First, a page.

The Plattsmouth journal. (Plattsmouth, Nebraska) 1901-current, November 07, 1929, Image 1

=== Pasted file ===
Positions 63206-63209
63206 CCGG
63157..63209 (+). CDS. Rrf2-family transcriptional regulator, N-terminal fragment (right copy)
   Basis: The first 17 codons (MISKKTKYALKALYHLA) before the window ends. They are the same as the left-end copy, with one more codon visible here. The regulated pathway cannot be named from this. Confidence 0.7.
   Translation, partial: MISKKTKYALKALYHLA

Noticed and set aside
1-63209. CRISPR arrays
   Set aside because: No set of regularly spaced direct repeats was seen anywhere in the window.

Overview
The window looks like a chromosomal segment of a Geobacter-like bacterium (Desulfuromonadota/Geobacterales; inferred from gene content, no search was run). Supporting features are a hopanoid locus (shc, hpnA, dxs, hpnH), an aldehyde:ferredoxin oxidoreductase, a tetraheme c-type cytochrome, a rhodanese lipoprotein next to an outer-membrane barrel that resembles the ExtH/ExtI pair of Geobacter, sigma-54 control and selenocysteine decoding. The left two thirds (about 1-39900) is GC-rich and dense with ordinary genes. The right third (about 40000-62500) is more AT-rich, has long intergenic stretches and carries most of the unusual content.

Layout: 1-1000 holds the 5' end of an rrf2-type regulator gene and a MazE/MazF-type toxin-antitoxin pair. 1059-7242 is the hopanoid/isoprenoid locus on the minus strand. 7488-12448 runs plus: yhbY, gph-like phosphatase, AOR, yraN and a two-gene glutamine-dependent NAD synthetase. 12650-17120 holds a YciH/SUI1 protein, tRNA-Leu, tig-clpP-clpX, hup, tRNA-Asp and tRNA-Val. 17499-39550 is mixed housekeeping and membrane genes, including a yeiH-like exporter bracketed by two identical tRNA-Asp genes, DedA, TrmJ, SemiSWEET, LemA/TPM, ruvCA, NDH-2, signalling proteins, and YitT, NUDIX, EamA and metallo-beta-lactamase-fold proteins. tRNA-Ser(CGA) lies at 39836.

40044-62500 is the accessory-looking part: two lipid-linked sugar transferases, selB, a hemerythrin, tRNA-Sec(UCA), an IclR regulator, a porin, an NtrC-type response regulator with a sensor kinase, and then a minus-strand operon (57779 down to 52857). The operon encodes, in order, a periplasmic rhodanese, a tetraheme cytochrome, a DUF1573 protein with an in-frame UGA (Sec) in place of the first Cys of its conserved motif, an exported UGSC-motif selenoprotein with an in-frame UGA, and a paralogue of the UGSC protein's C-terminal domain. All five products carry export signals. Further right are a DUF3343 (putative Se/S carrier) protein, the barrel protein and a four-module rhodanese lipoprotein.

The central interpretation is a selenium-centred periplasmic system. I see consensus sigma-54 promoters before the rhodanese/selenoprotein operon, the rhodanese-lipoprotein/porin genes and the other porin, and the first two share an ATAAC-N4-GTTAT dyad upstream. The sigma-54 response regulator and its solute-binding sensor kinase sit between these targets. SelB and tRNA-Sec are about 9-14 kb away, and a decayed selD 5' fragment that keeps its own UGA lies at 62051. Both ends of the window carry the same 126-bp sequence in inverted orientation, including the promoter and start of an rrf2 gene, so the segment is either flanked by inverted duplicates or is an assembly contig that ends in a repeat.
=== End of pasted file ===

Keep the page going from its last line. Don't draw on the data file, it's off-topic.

la to Mien VOL. NO. XLV PLATTSMOUTH, NEBRASKA, THURSDAY, NOV. 7, 1929. NO. 80 Officers Pick Up 'Ax Man Out in the County Man Held in Jail Here Several Days Will Now Be Sent to Walla Walla, Wishington From Monday's D&:iy Last night Deputy Sheriff Rex Young and Officer Dave Pickrel were called out to the vicinity of the Taylor school house on the Louis ville road where a stranger was re ported as prowling around the school and in the nearby fields and which caused some apprehension from the residents of that locality. On the arrival- of the deputy and the police officer at the scene, the man was seen near the school and the officers alighting threw the rays of their flashlight on the man and discovered that he was Bob Strick- ler, who was in jail here several days last week under investigation and was later released as no charge was preferred against him. Since the time that the man was released word has beeti received from Walla Walla, Washington, that the man is wanted there and accordingly the officers were very much pleased . . , , . . , 1,1"' t. CUVCl kttiilCU tUC iu :c iiiiii, uui iuc iJicitsuie was an the officers as Mr. Strickler did not demonstrate any degree of joy over the reunion Deputy Sheriff Young informed Strickler that he would have to re turn to Plattsmouth and be placed in jail, taking the bundle that Strick ler was carrying and placing it in the car, and inviting the man to get fnr thp hhp As Mr Vnn n p- st nrt fd . . to get in the car, Strickler leaped out and started to run along the road to the school house where Tie raced around the building but Mr. Young was able to keep him in the rays oi me nasn ligui anu noi kuu- ing the lay of the land very well, Strickler was soon stopped by a three wire Itnte aim tuc ucuij a.o him before he could get away Strickler, it will be remembered was picked up here a week ago by Officers Pickrel and Hadraba near the Ford garage and held in the city Jail for some time until he was dis- n- , m -n It . . . covered by Chief of Police Libershal with an ax concealed In his cell and I was then sent to the county jail for sare Keeping. Since being released from jail here i Strickler has secured somewhere a new soiaiers unnurm uuu un.u "c wa3 wearing when gathered in. 1 Strickler will be held here tor tne Washington authorities and further information as to what crime he is wanted for. INVITED TO BANQUET TJlattomnnth American Legion POSl members have been invited to attend the annual Armistice banquet of Om- aha post No. 1. to be held at tne Rome hotel in Omaha. Each year it rtm.nna nnat to have as their guest at the Armistice ban- quet the newly elected national com- mander and this year will De no ex- rmtion. In fact, they will have as honor guests both the national com- manaer of the Legion ant tne nation- al presitent of the American Legion Auxiliary. Due to the fact tnai me nation commander must be back in "Washington on Armistice day, the banquet will be held on Saturday evening of this week. November 9th, and immediately after his speech, the national commander will leave via airplane for Minneapolis, where he has an engagement Sunday, flying from there on east for appearance on Monday. Both Legion members and their wives may attend this banquet, the price per plate being $1.25. The hour of serving is 6:15. at the Rome hotel. W. T. Distell has been appointed chairman of the local post committee to check up on the number of Platts mouth Legionnaires who expect to attend, so that reservation can be made in advance, and is desirious that all those who plan on going let him know not later than Wednesday n'ght. For those who have no cars of their own, free transportation will bo provided thru courtesy of the more fortunate comrades. At least ten or twelve from here are expected to at tend the banquet. HAS BAD RECORD Sheriff Bert Reed has received from the office of State Sheriff W. C. Condit a copy of the criminal record of Bob Strickler, who was arraigned near this city on Sunday night. The man has a record that covers two type written pages and covers a large list of crimes of various kinds, largely burglarly and breaking and entering and also It has developed that he has spent the greater part of his lifetime In penitentaries over the country and especially on the Pacific coast. Strickler It seems is somewhat of a slicker in getting away as he has escaped several times from officers while en route to prison and was able to escape while going to the Washington penitentiary for a 1 to 15 year sentence, but was later captured His latest escapade was at Basin. Wyoming, where he escaped. The state sheriff and officers at Basin sf7ieJ,n8trUctfd Sherlff Reed to hold till IV' UwU1. offlcere can arrive to take him back to the west FUNERAL OF MRS. SCHMADER From Monday's Dally The funeral services of the late Mrs. Katherine Schmader were held bunaay morning at the St. John's Catholic church in this city and with tne interment at the Catholic ceme tery. There was a very large number Present at th Cprvicca arwl r ro their last tribute of love and respect to tnis estimable lady who had spent so many years of her lifetime in this community. The mass of the church was celebrated bv Father Genre- Agius, pastor of the church. The floral tributes at the grave silently at tested the deep feeling of esteem in which Mrs. Schmader had been held in the community. Platts Athletics Hand Defeat to Fontenelle Club locals Win Game on Brilliant Play by Spangler in the Opening Quarter of Game From Monday's Dally Tne T1 a t amrit V A fVili.Irt fll.t, , t.rH aft .t-ttA ronieneue Ainieuc ciud or Omaha on the local park in the favorite fall I i: , uulua"' lin ine resuu mat the local team annexed a 7 to 0 vie- lory. rrt . me visitors naa a very Clever team and made good a great deal of their aerial attacks as well as off tackle plays advancing in the third miartor tn tho vtrnlv rf a. T1ott ? V," v" . mQuin goal dui tney were unaDle to penetrate the local line and were forced to surrender the ball on downs. The locals had a very effective line anH nn tno Hunoltro tlia urnrlr of the Athletics was particularly ef- f.-ti inoa Mr7 onioiiv nn. ticeaDie for nis tackling and which Sprvort tn rSprV mmv nf the nlavs I OI tne Visitors. The first and only scoring of the gace came in iae nrsi quarter wneii I the Fontenelle's had brought the ball on a series or end runs and short I JXiOOTTO LU t.UC X laOlllUULU Lllll t.J I yard line Homer Spangler, who ,. j -- i,c r I Lincoln as a miier, showed his goods to the best advantage at this stage - f. nmo n no waa the hall ld sweeping ar0und the ' Platts- mouth end he was headed Into the pneT,v countrv and was able to I nake off the 8eCondary defense and with the field clear raced seventy vards for a touchdown for Platts- mouth. i The extra point for Plattsmouth wn mart whpn the nass from Sed-lln lacek to Koubek back of the line was I -nnri and left the tallv. Plattsmouth 7, Fontenelle, 0, which it remained f0r the rest of the game. The cool northern breezes ana tne threatening clouds served to hold rinwn th attendance from the game which was one of the best played here and in which both teams showed up very eu. START T0WAED PLATTSMOUTH rrom Monday Dally ..... I i Zv Tnv' the rainy season of Monday. Tuesday. and Wednesday of last week, and the work of getting their unloading sta tion moved and set up at Mynard, the paving crew working south of Plattsmouth began , work this morn ing at the corner two miles north of Murray crossroads and will spend the next two weeks or more bringing the concrete ribbon in this direction. When they get up to the Spangler farm, the mixer will be brought to the end of the pavement on Chicago avenue, and the final stages of clos ing In the mile and a half Btretch be undertaken, with hopes of com pleting the work by December 1st, if Old Man Winter himself doesn't ap pear on the scene and call a halt to all paving activity until Spring. The Iowa gangs are hurrying up the work on various projects, the Sid ney to Shenandoah road being; about completed, while on U. S. 75. which Is being paved between Onawa and Missouri Valley this year, only a short distance on the Missouri Val ley end remains to complete this all paved route between Council Bluffs and Sioux City. The greater part of this 40 mile stretch, completed earlier In the sea son is now open to traffic and only a short detour north of Missouri Val ley is now necessary, where formerly traffic was directed on east to Dun lap on the Lincoln highway, doubling back to Onawa over a traveled state road. SHOWING IMPROVEMENT Mr. and Mrs. T. E. Todd of Long Beach. California, report that their son, Albert, has. practically recov ered from an attack of diabetes, and that he is now attending the Long Beach school. Mr. and Mrs. Todd have for several years made Long Beach their winter home and are always glad to return to their old home. ' Mr. Todd says he enjoys the win ters of Southern California, but that he has not gone- back on good old Nebraska. Young People are Joined in Marriage Today j ss Anna Marie Sievers and Mr. William Wamhaff of Cody, Wyoming, Married From Tuesday's Danr This morning at 11 o'clock at the ei. raui s .evangelical church oc- curred the marriage of one of the popular young ladies of this city. Miss Anna Marie Sievers to Mr. Wil liam Wamhoff of Cody, Wyoming. The wedding was very quiet and bride and a few of the intimate friends of the contracting parties. The marriage lines were read by the Rev. O. G. Wichmann, pastor of the church and the beautiful ring service was used in the uniting of the lives of the two estimable young people. The bride and groom were at tended by Mr. and Mrs. R. B. Delaney of York, Nebraska, as best man and matron of honor. The bride and Mrs. Delaney were gowned in dark velvet, the bride I u'oarincr a trnu' rt rt f tfia V.-wti val. I t trirvmd it tOT, -a- I " k...-v - t lit mil VJ i V coiiar ana cuns wun Drimants as or- naments, wearing a picture hat of 6 corpse oi the Bride roses. Mrs. Delaney also tt tuisage oi roses. I TT 11 An.i l .11 i j i ruiiuwiiig iue weuuing me uriuai party returned to the home of the bride's parents where a very delic- lous wedding luncheon was served, I Miss f:lara Wlrlrman. Mlsn Anna KT" ."" 7 "Tl ,, " , oeyuiore ui iom ana airs, ineoaore Starkjohn serving. I Mr. and yrs. Wamhoff departed I by auto immediately after the wed- ding luncheon for the east where thV Will enloV & honevmOOn Clf sev- eral months before returning U the west where thev will make their home on the ranch of the groom near COdV. WVOIlline. in tfie tUtUre. "c u,luc U1 lut pllshed and popular young ladies of vuiuuiuuh; nut one c3 u and brougnt up and nas received ner euucauuii in me local scnoois anu - O Mrs. Han Siever. old residents here, She has In the nast few vears been engaged in the service of the Lin- coin Telephone & Telegraph Co.. in their exchanges at Plattsmouth. David City and York, serving as cnier operator at tne various points and was a most efficient worker and one held in the highest esteem and affection by all who knew her. me groom is one oi tne leading young ranenmen oi near uoay ana has been very successful in his work the ranching business and is a young man that possesses the highest oi inuse who nae me picas- ure 01 Knowing nun. ine many inenus uere join in ex- lenums iu "'f; muon ineir dcbi wisnea ior a. me 01 nap- piness ana success tnai tne so weuiig. waa annriseri of hla wife's de-tth deserve. DEATH OF MRS. MAUER The death of Mrs. Rosana Maurer. 66; for many years a resident of Plattsmouth, occurred on Sunday mAFnin cr at "h rm a 1 A K Li. T I street. South Omaha, where for the I five years she has made her j home, Mrs. Mauer has not been In the best of health following the death of her husband. John Maurer, Sr., several years ago and which was followed In a very few weeks by the death of the eldest Bon, Edward. The news of the passing of Mrs. Maurer will bring a great regret to the many old time friends in this community where Mr. and Mrs. Maurer were numbered among the industrious and highly esteemed residents for a great many years and made their home In the south portion of the city. The deceased lady is survived by two sons. John W. Maurer of Sum- merville, Kansas, and Eugene Maur- er of Omaha and two daughters, Mrs. I Magdalina King of Fremont and Mrs. I Charlotte Stevens of Omaha. There I are also eight grandchildren survlv- ing the passing of this good woman, BURIED AT HARVARD The body of the late George Hut ton, Sr., was taken Sunday to Har- vo i-f? MAhraaVa wnere If tiroa lalrt to the last long rest in the cemetery there and where the wife was buried. There was no service held here but the services held at the old home where a large group of the old friends were present to Join in the tribute 'to the departed. The body I was accompanied from this city by George Hutton, a son. and at Har- yard the other children met the funeral party. TAKEN TO NEBRASKA CITY From Monday's Dally Sheriff Carl Ryder of Otoe county! came up yesterday from Nebraska I City to secure J. C. Wheeler who! was caiten in custody Dy tne ponce nere baiuraay nignt on the telephone Instruction of Mr. Ryder. WTieeler. I it waa stated, was wanted In Otoe county on a oaa cnecK cnarge ana warrant ior nis arrest as sworn out Dy county Attorney ueorge 11. 1 ieine 01 utoe county. I RETURNS FROM ST. JOSEPH Mrs. G. O. Schwenneker of this city returned home Sunday from St josepn, .Missouri, wnere sne was called the last part of the week by the illness and death of a sister, Mrs W. T. Clary, who passed away on Thursday while Mrs. Schwenneker was en route to tier bedside. Remain ing over for the funeral services. While at St. Joseph, Mrs. Schwen neker met a number of the old time friends and associates of her girl- I noo aays and wtuie tne mission was one OI 6rrow 11 was un occasion that gave Airs. acnwenntKer tne oppor tunity of seeing so . many of the friends of years ago. ' The school friends are now well advanced" in years and the reunion of the old 5riend3 was one lhat a11 appreciated Louisville Bridge Company Incorporated Capital Stock of the Company Is Set at $175,000 by the Incor p orators in Filing Thi mr.rninr in tho r-, ty clerk George R. Sayles the incor- poration papers of the Louisville Bridge Co., were filed, the same to h r,mrHpH t thp nflW f the I . v. I The nnmnanv iriirci as ita hticfnoc th f nr,ir0 Qt t n:,Uo Nebraska. the operation of the same and the collectioa of tolla on tne . ... ... siruciure untn it is made a free structure. The capital stock of the company as named in the articles of Incorpora tion at $175,000 made in shares of $100 each. The incorporators of the company are E. G. Pautsch, L.. J. Mayfield. H. A. Schneider. R. H. Hastain. E. H. Worthman and F. H. Nichols, all of the incorporators being residents nf Tnlavillo with 'the OTPentinn of ,r cVnil,H t . Mrs. Peter Van Fleet Dies at Lincoln Home Former Resident Here and Wife of One of the Early Methodist Ministers of the Church Mrs. Peter Van Fleet, seventy- three, wife of the vetpran Nehraska minister, died In T.innnln Mnndav mnrnini? after an Illness nf nhnnt tWo months. Rev. Mr Van Fleet, recovering in a Lincoln hospital from injuries received in an auto accident Sept Monday evening. Altho knowledge of the loss was a severe shock at first, his physical condition appar ently was not affected, according to his physicians. The news had been withheld from Rev. Mr. Van Fleet during the day at the request of rol nf xrca He is eighty-one years old 1 Mrs. Van Fleet had lived in Lin- coin about fifteen years. Her hus- band was first pastor of Normal Methodist church here and later of St. James Methodist. He was at one time financial secretary of Ne- braska Wesleyan and for a number of years has been a member of the board of trustees of the school. Rev. Mr. Van Fleet resigned as pastor of St. James church' about a year ago. In the past few years he and Mrs. Van Fleet had traveled extensively in the United States, Canada and Mexico. They came to Lincoln after a long service to the church in southeast Nebraska. Rev. Mr. Van Fleet held charges at Hebron. Falrbury, Seward, Table Rock, Auburn, Peru. Platts- mouth, Nebraska City and Elmwood. They called Table Rock their home before coming to Lincoln. They made their home at 5243 Leighton avenue, Lincoln The friends of the Van Fleet fam ily in this county will regret to learn of the sorrow that has come to the family circle, as Rev. and Mrs. Van Fleet made a host of friends in Pastorate in Plattsmouth and Elmwood. ENTERTAINS FOR GUEST From Tuesday's EaJlr Last evening the Chotsie club wre entertained at Bingo and danc- hnS at the home of Miss Carlyne Thomas in honor of her cousin. Miss 1 nomas 01 luriocR, camornia. The home was very handsomely arranged. In the decorations of pink and yellow chrysanthemums while the color scheme was carried out also in the refreshments served. In the course of the play first prize was awarded to Miss Marie Lutz, with the guest prize to Miss Carol Thomas, guest of honor, and the consolation to Miss Patricia Ferrie. Those who enjoyed the pleasant event were Ruth. Rose and Patricia Ferrie. Ellen Nora Meisineer. Marie Meisineer. Mildred Jahrisr. Marie Lutz, Kathryn Hirz. Marie Vallery, Lola Dow, Carlyne and Carol Thomas. Woman's Club Holds Most Inter esting Meeting J Ladies Civic Organization Gathers at the Home of Mrs. J. E. Wiles Have Fine Debate From Tuesday's Da!l Plattsmouth Woman's Club held a very interesting and well attended meeting last evening at the home of Mrs. J. E. Wilts. The meeting was presided over by Mrs. E. H. Wescott, president, and very encouraging re ports of the various departments and their work was given. The Club at present has a membership of 77 and the membership committee are still very active and new members are be ing enrolled continually. The dues of the club are $1.50 per year and every women in Plattsmouth is in vited to become a member Mrs. Mullen, Chairman of Finance Committee, announced the play which will be sponsored by the club entitled "Sixty Miles an Hour" and this will be given on the evenings of Dec. 19th and 20th. Mrs. Turpin, Chairman of Year Book, presented the Year Books to the club. These are very interesting and show much work and thought on j tests In which 91 young Nebraskans Bergman, Frank Bergman of Man the part of this committee, composed I are taking part during the Diamond ley, Joseph- and Anna Martis of of Mrs. L. L. Turpin, Mrs. W. G. Kieck and Mrs. R. E. Bailey. Very interesting reports of the State convention recently held at Norfolk were given by the delegates Mrs. J. E. Wiles and Mrs. L. L. Tur pin, who with Mrs. E. H. wescott, represented the local club very ably at this meeting. The delegates gave some interest ing information gained from the var ious speakers at the convention. There are 341 vlubs in the state with a membership of 15,600 and the re ceipts for the year totaled over $11.- nnn it' i. a i the opening program of the conven- tion, which was very unique, insplr ing and beautiful. She portrayed by pageant the three different parts of the work of Woman's Clubs the General Federation, the State Feder- ation and the District Federation. There Were some 400 delegates in at- tendance and some 174 clubs re- ported. Mrs. Nuqist was elected President, Mrs. Whitfield, vice-president. Mrs. Thompson, secretary and Mrs. Gal braith treasurer of the State work for the year. The state club work is very much interested at present in the foundation which is a plan to provide funds for General Federation work. v The Library Dept. of the club work , brought out the fact that 90 per cent of all libraries were started by club women. The Convention went on record , v as favoring the ban on fire works and the elimination of bill boards over the country. The program of the evening was in the nature of a debate on the question "Shall We Disarm" the af firmative being taken by Mrs. Wm. Woolcott and the negative Mrs. D. O. Dwyer. These ladies were very fine and held the clubs undivided in terest while they discussed the pros and cons of the question. The evening closed with serving of delicious refreshments by the hos tess, assisted by Mrs. M. E. Brant- ner, Mrs. Mildred Lloyd, Mrs. Carl Ofe and Mrs. John Griffin The next meeting of the club will be on Monday Nov. 18th at the home of Mrs. George Farley. DEATH OF J. T. LISTON The death of Joseph T. Llston, for many years station agent at Platts mouth for the Missouri Pacific, oc curred on Monday afternoon at the home in Lincoln where he has for many months been in a very critical condition, having suffered a paralytic stroke over a year ago and since which time he has been gradually failing. Mr. Llston was retired from the active service of the railroad as one of the veteran employes and since leaving this city has made his home at Lincoln. The deceased was a member of one of the well known families of Elm wod and it is in the old home com munity that he will be laid to rest, the funeral occuring on Wednesday afternoon at 2:30 at the Methodist church at Elmwood with the services by the Rev. Victor -West, an old time friend of the family officiating. Mr. Llston is survived , by the wi dow, Mrs. Hattie Liston and three daughters, two of whom reside at Lincoln while Miss Gladys Liston is located in Georgia where she is en gaged in teaching. VERY CRITICALLY ILL ' From Tuesday" Dally The many old time friends of the J. V. Weckbach family, old time residents of this community, will re gret very much to learn that Miss Lydia Weckbach, Is in verv critical condition at the St. Elizabeth's hos pital at Lincoln where she was operated on Monday morning. ' Miss Weckbach has been quite poorly for some time and her case became so severe that an operation was neces sary and she has not rallied as had been hoped from the ordeal and her condition is most serious. MAINTAIN LARGE GANGS The low -Nebraska Light & Power Co., are having a large gang of men operating out of this city in,the past week as the work of placing new poles and changing over lines is be- ing carried on along the lines in this locality. The company is working on the building of a new high tension line from this city to Nebraska City and which when completed will make i this one of the important trunk lines of the light and power company. The Iowa-Nebraska company is one of the leading organizations of the west and has given the residents of southeastern Nebraska, western Iowa and northern Missouri the very best of service in the years that have j followed their taking over the util- ity lines in this section. Cass County Entrants Still in State Contest Vilas bneiaon, Jr., ana Jbiorenoe bno- gren, Win in First Round of Citizenship Contest. The first round in the good citizen j Jubilee celebration has been finished. Intelligence and personality tests' were given at Central High school at! J Omaha, to the entrants. The-following contestants success - fully passed these tests. Charles Auld. Red Cloud; Reynold Beck, Franklin; Earl Bragg, Elwood; Elmer Chederquiest. Hartlngton; George Flora, Sidney; Robert Frisch, Tecumseh; Bernard Fuhr, Spencer. Wilbur Johnson, Norfolk; Kenneth M. Joyce, Imperial; George E. Moore, YAnsiae;TI Albert' Moorman Ord; I Milton Nielsen. Trenton: Earl Rok- ers, Central City; Vilas P. Sheldon, jr., Nehawka. Cecil Stanley, Havelock; Laurence Taylor, Stapleton; Caleb C. WTorth - Ing. Kearney; Nine Berger and Glen- dene Berry, Trenton; Ruth Bozell, Fullerton; Marguerite Dobesh, Brok - en Bow. Marie Duffy, Petersburg; Dorla Elliott, Rosalie; Vera Freese, Ruth- ville; Cora Mae Gatch, Melbeta; Ruth Keyes, O'Neill; Ruth-Mitchell, I Holdrege; Margaret Meyer. West Point; Marian E. Nelson, Blair; Max- Ine Packwood, Riverton. Arda Salley, Crofton; Helen Sel- over, Kimball; Florence Shogren, Louisville; Frances J. Stevenson. Thedford; Florence Tousignant, Mad- ison. This group underwent physical and health tests Tuesday afternoon. Throueh a series of intelligence . . and personality tests during Tuesday and Wednesday the four best of the group will be chosen and presented with medals at the City auditorium at Omaha Thursday. The tests were e-lven hv T)r n L?.J?V'5Z.?I; mC """"' Nebraska. W1 1.111 A. A. 1. - - ine intelligence iesi was me same given the Edison aspirants and the and Mrg weaver their deepest svm personallty test is designed to eva- pathy in the bereavement that has luate traits of the individual: iCome to them in the death of the MAKING IMPROVEMENTS The Anheuser-Busch building at Knurl h and Main afreets 1 heincr given some attention in the way of j The announcement has been re exterior decorations that fill make'eeived here of the death at Lincoln it one of the attractive buildings in - Sunday of Mrs. Earl Ballance, daugh the city. The building is of red ter-in-law of Mr. and Mrs. Sam Bal brick and white stone facings and ' lance, for a number of years resi trimmings and as the main portion j dents of Plattsmouth. The deceased of the building was painted not so ( lady is survived by the husband and long ago the facings are now being two small children. The funeral touched up and John C. Brittain is j services will be held on Tuesday af engaged in the work. "Jack" as Mr. j ternoon at the late home with the Brittain Is best known, is an expert ; Interment at the Wyuka cemetery, at being able to handle these dif-! Mrs. Martha Peterson and Mr. and ficult painting jobs that require a j great deal of aerial work and has no difficulty in scaling a ladder to a good height or being suspended on a swinging platform to paint away as unconcernedly as though he was setting firmly on the old earth. HOLD ARMISTICE DAY PROGRAM From Tuesday's Dally The Plattsmouth club of the In- ternatlonal Rotary at their weekly luncheon today took note of the ap- . p roach of Armistice day with a short program along the line of the observ- ing of the ending of war and interna - tional peace and good will. Repre- sentlng .the service men. Frank H. Smith gave a iew remarks on the Armistice observance and the world peace.. The club also had present two high school representatives who are to serve as members for the month of November in the Rotary, they be ing Frank Schackeis and Jack Troop. CARD OF THANKS We wish to extend to the friends and neighbors the expression of our appreciation of their many acta of klndnes during the long illness of our loved wife and mother, also we wish to thank those taking part in the last services and all who sent the beautiful floral offerings of remem- brance from this city and other ' points. These kindnesses will lone be pleasantly remembered. Joseph . schmader and Family. - Cass County People Sue for 528,000 Damage I ' ! ! Manley and Plattsmouth People Are Plaintiffs in Suit Filed in Ne braska City Tuesday One of the largest damage suits growing out of an automobile acci- dent ever filed in Otoe county has een fi,ed in the district court of loe county for adjudication. The sum asked for is $28,736.20 The suit, in fact, consists of five actions brought by five separate per sons against Vernon Brown, as agent, and Ted Holmberg, a princi pal. It is the outgrowth of an ac cident on U. S.-75 last July 22. when a car driven by Brown, Nebraska JCity motor car dealer, crashed into jone driven by John Bergman, Cass county man. I The petitions are almost identical (except for paragraphs alleging sep- jarate injuries and causes of action. ana eacn avers inai urown. driving I tt o r ,. t ii t south on U. S.-75, struck the Berg man car at a point about one mile south of the north line of Otoe coun ty, demolishing it and injuring the occupants, John Bergman, Mrs. Anna Plattsmouth. Mrs. Anna Martis sues for $15.- 000, alleging serious physical hurts: Mrs. Anna Bergman sues for $5.- i 000; Joseph Martis. $5,090.45; John (Bergman, $3,130.75, ani Frank Bergman. $515 Plaintiffs allege that Brown, an active agent for Holmberg, was driv ing at an excessive and unlawful rate of speed; that he had passed one car at the summit of a hill and was attempting to pass another when the accident occurred; that he was driving a car without lawful license Ttlntaa Qnd ti?it Vila it V a A fmtltv Crnt' ' j Rrnwn had been In Omaha, he Ralrl nftr th af.riflpnt. with a car .owned b,. Paui Kelloee. Percival. iQwa. On his return with the same car he collided with the Bergman : machine. 1 Mr. Holmberg says his employe, Brown, vai covered by public 11a- bility Insurance and the insurance company will defend the suit. , RECEIVES SAD NEWS The message was received here Saturday afternoon of the death of Mrs. Thomas Wright, mother of Mrs. George B. Weaver of Mynard, which occurred Saturday at the family home in South Dakota and where Mrs. Weaver has been for the past week. airs, w rignt, wno is in ner eighty-fifth year, had recovered some- 1 . . V 111., rt "" "CI "'ol " able to be up and around some but on Thursday she well and suffered Je hf1racchfnJau ? advl .!5e - T"0,,?' cu sible and she gradually grew worse until death came to her relief The many friends in this section nf th ,.mlntv will extend to Hev. loved mother. DIES AT LINCOLN mmm Mnnilo'i Tt rrw Mrs. John E. Schutz, old time friends of the family will attend the last services at Lincoln. FUNERAL OF MRS. MAURER From Wednesday's Daily The funeral services of the late Mrs. Rosana Maurer, former - resi- dent of this city, was held Tuesday afternoon at the Korisko-Brewer chapel at Omaha, the Rev. H. L. Humphrey, officiating. The body brought by auto from Omaha to this city and the interment made at the Joak Hill cemetery were the husband land the two sons are buried. A j number of the old time friends were jat the cemetery to join the family who had for so many years made this city her home. TO UNDERGO EXAMINATION From Tuesday's Daily This morning Mr. and Mrs. J. L. Burrows departed for Omaha where they go to have Mrs. Burrows under go an examination there by special ists as she has not been in the best jof health for some time and it is I hoped that the causes of her trouble 'can be determined and she be given ' relief from her suffering, i VjyT .nfmTnTnff nnniinii . . , . corative material, favors, etc. The Bates Book and Gift Shop carries the entire Denmson line.